Keep in mind that if your case does go to court, there is no guarantee that you’ll win anything. It can also take months or longer for your case to proceed through the legal system, during which you will still have to survive on the funds available to you.
An experienced injury attorney may be able to help you delay or finance your medical expenses during a trial. Having qualified legal representation in court almost always results in a better experience and a more valuable award.
5 Strategies for Winning Your Claim
Negotiating with an insurance company can be stressful and challenging. Here are some strategies that will help you stay on the path to successfully securing the settlement you deserve.
#1: Understand the Insurance Company’s Role
Insurance companies exist to pay claims on behalf of policyholders, but in settlement negotiations, they do not work for the interests of claimants or the policyholder. Remember, their #1 goal is to minimize settlement amounts.
It’s the adjuster’s job to investigate the accident, investigate your claim, and calculate the smallest possible settlement offer that they think they can get away with paying you. Provide a compelling case for your damages and losses that they can’t ignore or minimize.
#2: Collect Your Own Evidence
You’ll need a lot of hard evidence to prove that your claim is worth what you think it should be. Don’t rely on the police to gather all of the evidence you’ll need because that’s not their job.
Preserve and collect your own evidence, including:
- Police reports
- Eyewitness statements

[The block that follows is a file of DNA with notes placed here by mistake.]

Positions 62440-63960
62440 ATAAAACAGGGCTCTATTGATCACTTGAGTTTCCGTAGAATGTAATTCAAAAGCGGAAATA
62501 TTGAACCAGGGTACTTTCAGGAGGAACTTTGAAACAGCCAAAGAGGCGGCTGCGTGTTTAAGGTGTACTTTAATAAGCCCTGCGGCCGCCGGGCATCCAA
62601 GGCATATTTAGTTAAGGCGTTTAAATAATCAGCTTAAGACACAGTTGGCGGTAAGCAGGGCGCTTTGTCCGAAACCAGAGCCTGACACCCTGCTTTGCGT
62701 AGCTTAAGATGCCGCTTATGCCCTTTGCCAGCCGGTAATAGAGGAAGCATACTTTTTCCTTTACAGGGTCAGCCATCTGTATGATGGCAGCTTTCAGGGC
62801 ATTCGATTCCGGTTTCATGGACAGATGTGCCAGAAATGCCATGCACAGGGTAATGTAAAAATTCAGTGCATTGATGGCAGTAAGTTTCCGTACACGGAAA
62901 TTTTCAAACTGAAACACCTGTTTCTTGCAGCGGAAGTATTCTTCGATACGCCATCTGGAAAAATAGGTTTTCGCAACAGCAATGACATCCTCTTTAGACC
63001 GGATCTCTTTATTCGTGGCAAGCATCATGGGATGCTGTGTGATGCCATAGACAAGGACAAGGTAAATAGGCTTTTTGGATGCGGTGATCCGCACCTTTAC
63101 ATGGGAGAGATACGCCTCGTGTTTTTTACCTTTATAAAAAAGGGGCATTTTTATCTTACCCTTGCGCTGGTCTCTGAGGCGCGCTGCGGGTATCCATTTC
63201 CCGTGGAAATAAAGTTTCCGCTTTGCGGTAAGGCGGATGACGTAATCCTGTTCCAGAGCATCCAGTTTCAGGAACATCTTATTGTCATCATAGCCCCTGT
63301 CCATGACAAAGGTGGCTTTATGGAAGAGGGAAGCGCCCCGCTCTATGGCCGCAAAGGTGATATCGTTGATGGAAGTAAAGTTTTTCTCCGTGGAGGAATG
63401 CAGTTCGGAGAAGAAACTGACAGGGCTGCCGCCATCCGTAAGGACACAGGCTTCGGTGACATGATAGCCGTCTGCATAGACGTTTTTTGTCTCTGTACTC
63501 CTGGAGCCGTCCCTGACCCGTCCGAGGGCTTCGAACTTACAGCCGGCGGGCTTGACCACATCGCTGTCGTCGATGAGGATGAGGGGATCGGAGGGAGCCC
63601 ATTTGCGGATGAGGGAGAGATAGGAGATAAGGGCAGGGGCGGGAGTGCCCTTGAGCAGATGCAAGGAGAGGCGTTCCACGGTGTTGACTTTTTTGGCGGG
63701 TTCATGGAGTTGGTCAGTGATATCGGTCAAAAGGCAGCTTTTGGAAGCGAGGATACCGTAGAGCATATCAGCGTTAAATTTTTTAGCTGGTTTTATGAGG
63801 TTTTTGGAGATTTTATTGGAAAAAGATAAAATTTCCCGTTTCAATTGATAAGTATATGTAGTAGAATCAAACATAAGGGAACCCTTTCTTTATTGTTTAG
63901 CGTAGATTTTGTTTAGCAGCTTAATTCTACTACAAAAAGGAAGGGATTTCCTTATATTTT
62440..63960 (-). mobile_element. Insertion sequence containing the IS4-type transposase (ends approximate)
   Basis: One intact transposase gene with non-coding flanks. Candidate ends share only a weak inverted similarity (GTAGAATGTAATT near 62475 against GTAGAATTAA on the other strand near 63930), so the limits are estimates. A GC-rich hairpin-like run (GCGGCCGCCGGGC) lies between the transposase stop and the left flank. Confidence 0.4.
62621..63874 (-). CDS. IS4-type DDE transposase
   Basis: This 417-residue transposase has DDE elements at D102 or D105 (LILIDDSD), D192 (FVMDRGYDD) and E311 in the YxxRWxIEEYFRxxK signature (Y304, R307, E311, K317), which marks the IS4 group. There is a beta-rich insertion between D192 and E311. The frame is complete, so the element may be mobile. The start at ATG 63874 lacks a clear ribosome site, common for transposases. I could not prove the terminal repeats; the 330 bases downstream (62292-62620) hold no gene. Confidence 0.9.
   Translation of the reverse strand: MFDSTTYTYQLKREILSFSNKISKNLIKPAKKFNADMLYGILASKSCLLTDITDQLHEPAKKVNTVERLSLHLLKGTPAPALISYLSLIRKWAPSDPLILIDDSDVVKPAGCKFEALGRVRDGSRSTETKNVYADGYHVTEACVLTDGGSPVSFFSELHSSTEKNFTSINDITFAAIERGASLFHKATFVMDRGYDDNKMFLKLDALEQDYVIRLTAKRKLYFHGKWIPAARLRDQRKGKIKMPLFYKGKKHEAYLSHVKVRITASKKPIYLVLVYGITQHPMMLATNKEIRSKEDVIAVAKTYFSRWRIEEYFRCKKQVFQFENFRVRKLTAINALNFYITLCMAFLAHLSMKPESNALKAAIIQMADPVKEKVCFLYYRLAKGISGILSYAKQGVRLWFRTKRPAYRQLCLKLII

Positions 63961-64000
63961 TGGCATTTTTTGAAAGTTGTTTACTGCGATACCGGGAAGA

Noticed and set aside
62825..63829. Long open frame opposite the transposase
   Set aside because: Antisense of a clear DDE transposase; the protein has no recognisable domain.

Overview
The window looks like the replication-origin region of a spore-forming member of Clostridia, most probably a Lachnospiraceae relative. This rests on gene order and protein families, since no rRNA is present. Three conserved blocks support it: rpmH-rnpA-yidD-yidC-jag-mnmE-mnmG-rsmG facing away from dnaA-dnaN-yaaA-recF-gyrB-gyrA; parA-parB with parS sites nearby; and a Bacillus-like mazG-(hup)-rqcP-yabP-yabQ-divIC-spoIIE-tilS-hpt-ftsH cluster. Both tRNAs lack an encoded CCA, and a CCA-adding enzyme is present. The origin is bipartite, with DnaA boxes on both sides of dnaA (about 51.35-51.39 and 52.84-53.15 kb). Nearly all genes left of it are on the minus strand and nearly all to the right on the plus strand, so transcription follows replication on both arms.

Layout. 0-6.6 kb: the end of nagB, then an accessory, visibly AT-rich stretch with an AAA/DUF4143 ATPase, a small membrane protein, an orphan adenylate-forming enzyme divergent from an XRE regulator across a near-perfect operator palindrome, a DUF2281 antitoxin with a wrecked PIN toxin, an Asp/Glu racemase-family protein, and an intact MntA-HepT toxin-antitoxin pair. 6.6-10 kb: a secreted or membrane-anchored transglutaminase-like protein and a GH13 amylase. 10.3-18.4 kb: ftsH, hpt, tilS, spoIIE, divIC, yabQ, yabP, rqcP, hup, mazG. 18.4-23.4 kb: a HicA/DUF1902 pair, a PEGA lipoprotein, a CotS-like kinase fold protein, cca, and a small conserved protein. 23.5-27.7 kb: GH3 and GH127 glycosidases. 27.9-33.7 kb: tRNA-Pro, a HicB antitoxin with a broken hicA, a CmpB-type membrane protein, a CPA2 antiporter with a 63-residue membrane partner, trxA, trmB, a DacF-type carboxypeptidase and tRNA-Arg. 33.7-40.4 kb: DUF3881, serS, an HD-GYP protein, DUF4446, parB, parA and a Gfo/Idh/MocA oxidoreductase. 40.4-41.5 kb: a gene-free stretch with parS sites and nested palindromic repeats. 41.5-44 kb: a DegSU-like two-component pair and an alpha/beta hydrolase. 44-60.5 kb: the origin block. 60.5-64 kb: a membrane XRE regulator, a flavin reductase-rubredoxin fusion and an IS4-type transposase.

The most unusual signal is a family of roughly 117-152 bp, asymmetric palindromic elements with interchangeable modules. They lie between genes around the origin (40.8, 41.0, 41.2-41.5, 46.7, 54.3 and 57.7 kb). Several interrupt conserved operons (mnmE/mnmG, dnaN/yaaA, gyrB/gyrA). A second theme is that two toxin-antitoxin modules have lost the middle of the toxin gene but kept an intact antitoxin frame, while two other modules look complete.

- Photographic evidence from the accident scene
- Documented accident-related expenses
- Documented medical treatment and evaluations
- Documentation of the financial impact of the accident on your life including repair costs, lost wages, and evidence of the future impact on your earnings
#3: Ensure You’re Calculating All Your Expenses
The financial losses associated with your accident are challenging to calculate in full, but doing this calculation is essential. Take into account all of the tangible and intangible expenses associated with your accident, including hospital bills, travel expenses associated with medical treatment, time off from work, and long-term loss of earnings and earning potential.
#4: Craft a Compelling Demand Letter
You’re about to write perhaps the most important letter of your life. The demand letter is the most important document in your claims process.
This letter will contain a summary of the accident as well as detailed descriptions of all the evidence, documentation, and records to prove your case. Crafting a compelling demand letter is the quickest way to bypass a lowball settlement offer and get something closer to the compensation you need.
#5: Get Excellent Legal Representation
Although it is possible to secure an insurance settlement by yourself, it’s important to understand that if you’re seriously injured, hiring an experienced personal injury lawyer is in your best interest.
Your case may be more complicated than it looks or you may be entitled to substantially higher compensation than the insurer wants to provide. Even if you’re unsure, it’s worth your time to have a free consultation with a caring and qualified attorney.
We Handle Your Pedestrian Accident Claim So You Can Focus on Your Life
After a personal injury, contact the attorneys at Sally Morin Personal Injury Lawyers. We handle many areas of the law, including many kinds of personal injuries. We believe you should be able to focus on recovering while we handle the legal details.
We truly care about the people of California. Contact us today for a free online case evaluation.